There’s an old saying: “A good player who is a great putter is a match for any golfer.” My father had a beautiful putting stroke resulting from sound technique but, at his best, he could only be described [by PGA Tour standards] as being a marginal putter. His eyesight was what failed him. Dad was extremely nearsighted. He had a devil of a time seeing the tiny subtle breaks that were in his line. Other difficulties which he encountered included getting his eyes back in focus after looking at the ball and then at the target.
A golfer has to be able to read greens and control the speed of the putt. No matter how much time dad spent practicing on his mechanics his poor vision made his “read” suspect so his line and speed didn’t match up. Back in those days, my father was virtually the only player on Tour who wore eye glasses while he played. Has there ever been a great putter with poor vision? I, for one, don’t think so.
Additionally, throughout the 1930’s-1940’s-1950’s, the condition of the greens the pros played from city to city was also very rough and inconsistent. Prospects for improving your technique weren’t very good either because it just wasn’t “fashionable” to practice your putting in those days. The prevailing attitude was that there was no set way to do it. Truth is, even in those days it was “sexier” to have a good-looking swing. And, furthermore, it can be argued that better ball-striking has always been the quickest way to improvement.
All of this is to illustrate that my father’s putting philosophy and technique derived from his own playing experiences while growing up on hard pan Oklahoma and Texas municipal courses and also competing on the bumpy, less manicured greens of the early PGA Tour; when golf was a game and everything was done instinctively.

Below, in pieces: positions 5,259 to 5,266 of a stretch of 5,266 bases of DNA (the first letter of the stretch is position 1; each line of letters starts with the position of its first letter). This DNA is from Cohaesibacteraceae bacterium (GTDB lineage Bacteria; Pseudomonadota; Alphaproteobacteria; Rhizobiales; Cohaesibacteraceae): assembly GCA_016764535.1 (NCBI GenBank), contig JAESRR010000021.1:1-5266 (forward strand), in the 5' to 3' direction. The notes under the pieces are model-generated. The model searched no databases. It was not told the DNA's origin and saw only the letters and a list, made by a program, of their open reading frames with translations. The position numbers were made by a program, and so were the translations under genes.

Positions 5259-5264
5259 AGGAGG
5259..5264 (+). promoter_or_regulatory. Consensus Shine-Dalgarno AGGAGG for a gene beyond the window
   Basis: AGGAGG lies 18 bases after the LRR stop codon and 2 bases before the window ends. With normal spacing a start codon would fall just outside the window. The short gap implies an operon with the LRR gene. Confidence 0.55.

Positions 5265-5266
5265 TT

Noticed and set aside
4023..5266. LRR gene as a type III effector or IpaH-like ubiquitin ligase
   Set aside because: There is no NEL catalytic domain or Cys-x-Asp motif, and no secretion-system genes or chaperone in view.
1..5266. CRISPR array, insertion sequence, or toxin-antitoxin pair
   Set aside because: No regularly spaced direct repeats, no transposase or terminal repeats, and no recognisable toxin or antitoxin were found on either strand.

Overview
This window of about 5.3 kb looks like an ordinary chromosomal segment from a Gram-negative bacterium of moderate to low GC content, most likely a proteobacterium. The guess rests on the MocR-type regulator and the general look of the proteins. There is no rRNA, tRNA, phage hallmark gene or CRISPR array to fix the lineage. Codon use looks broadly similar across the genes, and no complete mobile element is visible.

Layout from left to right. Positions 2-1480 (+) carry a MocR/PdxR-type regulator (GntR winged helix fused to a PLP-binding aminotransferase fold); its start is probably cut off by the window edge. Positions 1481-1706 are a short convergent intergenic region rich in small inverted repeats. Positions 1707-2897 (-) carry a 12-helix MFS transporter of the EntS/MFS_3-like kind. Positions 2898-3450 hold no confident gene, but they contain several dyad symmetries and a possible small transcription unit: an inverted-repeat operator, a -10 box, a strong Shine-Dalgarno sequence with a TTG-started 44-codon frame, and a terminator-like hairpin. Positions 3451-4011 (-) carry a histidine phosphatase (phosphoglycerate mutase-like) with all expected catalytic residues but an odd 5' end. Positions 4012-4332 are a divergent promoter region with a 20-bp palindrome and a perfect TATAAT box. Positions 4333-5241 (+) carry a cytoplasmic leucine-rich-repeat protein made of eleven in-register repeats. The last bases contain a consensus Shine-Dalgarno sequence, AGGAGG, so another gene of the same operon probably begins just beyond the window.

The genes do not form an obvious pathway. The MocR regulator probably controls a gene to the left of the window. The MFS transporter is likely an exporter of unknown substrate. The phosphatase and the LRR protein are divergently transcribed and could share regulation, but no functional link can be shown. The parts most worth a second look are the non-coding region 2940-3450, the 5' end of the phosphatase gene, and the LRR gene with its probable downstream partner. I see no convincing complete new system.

For the most part, dad’s approach to putting was fundamental and straightforward. For everyday players, who needed something simple and intuitive, it seemed ideal. Basically, a putting lesson with him lasted about fifteen to twenty minutes. He felt that the student ought to quit and take up something else if it took much longer than that.
When my father spoke about putting, he’d talk about rolling the ball. Dad’s students were advised to associate the palm of the right hand with the face of the putter. He always wanted them to be parallel to each other. When he’d demonstrate the correct putting stroke it looked as if he used mostly his right arm and hand to create the motion. Also, he advocated the release of the putter head by using the fingers in a closing action that rotated the right hand to the left.
As far as he was concerned, the right hand controlled the stroke. Dad wanted your left hand to just rest comfortably on the grip and to compliment the right hand. He wasn’t all that concerned with how you stood over the putt. He maintained that you should be balanced so that you feel comfortable.
He taught that putting is a hands and arms movement, mostly the arms. Focus on taking the putter back low. Then, forward with your hands ahead of the putter face and feeling like you’re coming up underneath the ball, so you impart over-spin on the ball. He didn’t want you to hit the putt. He wanted the head of the putter to swing; for the weight of the putter to create the motion.
He taught that you control the roll with topspin. He’d position you well behind the ball at address so you could hit up on it with a hooking motion, like a topspin forehand in ping pong. The putter went from low to high through impact with the toe closing.
Bobby Jones, Bobby Locke, Arnold Palmer, Ben Crenshaw and Dave Stockton were all great putters who talked of hooking their putts or trying to put topspin on the ball. Most great putters were also die putters, meaning that the hole has side doors if the ball is rolling slowly enough. Try that, and you’ll reduce your three-putts and make some big ones, too.
Often, my father told me that putting was all about gauging the proper distance. He knew that most golfers were poor at judging speed and, especially so, on long putts. His diagnosis was that they think about it too much and get too mechanical. Dad wanted you to study your break line, walk up to the ball and make a good stroke. As far as he was concerned, it all revolved around confidence: And, confidence is developed through practice and practical experience.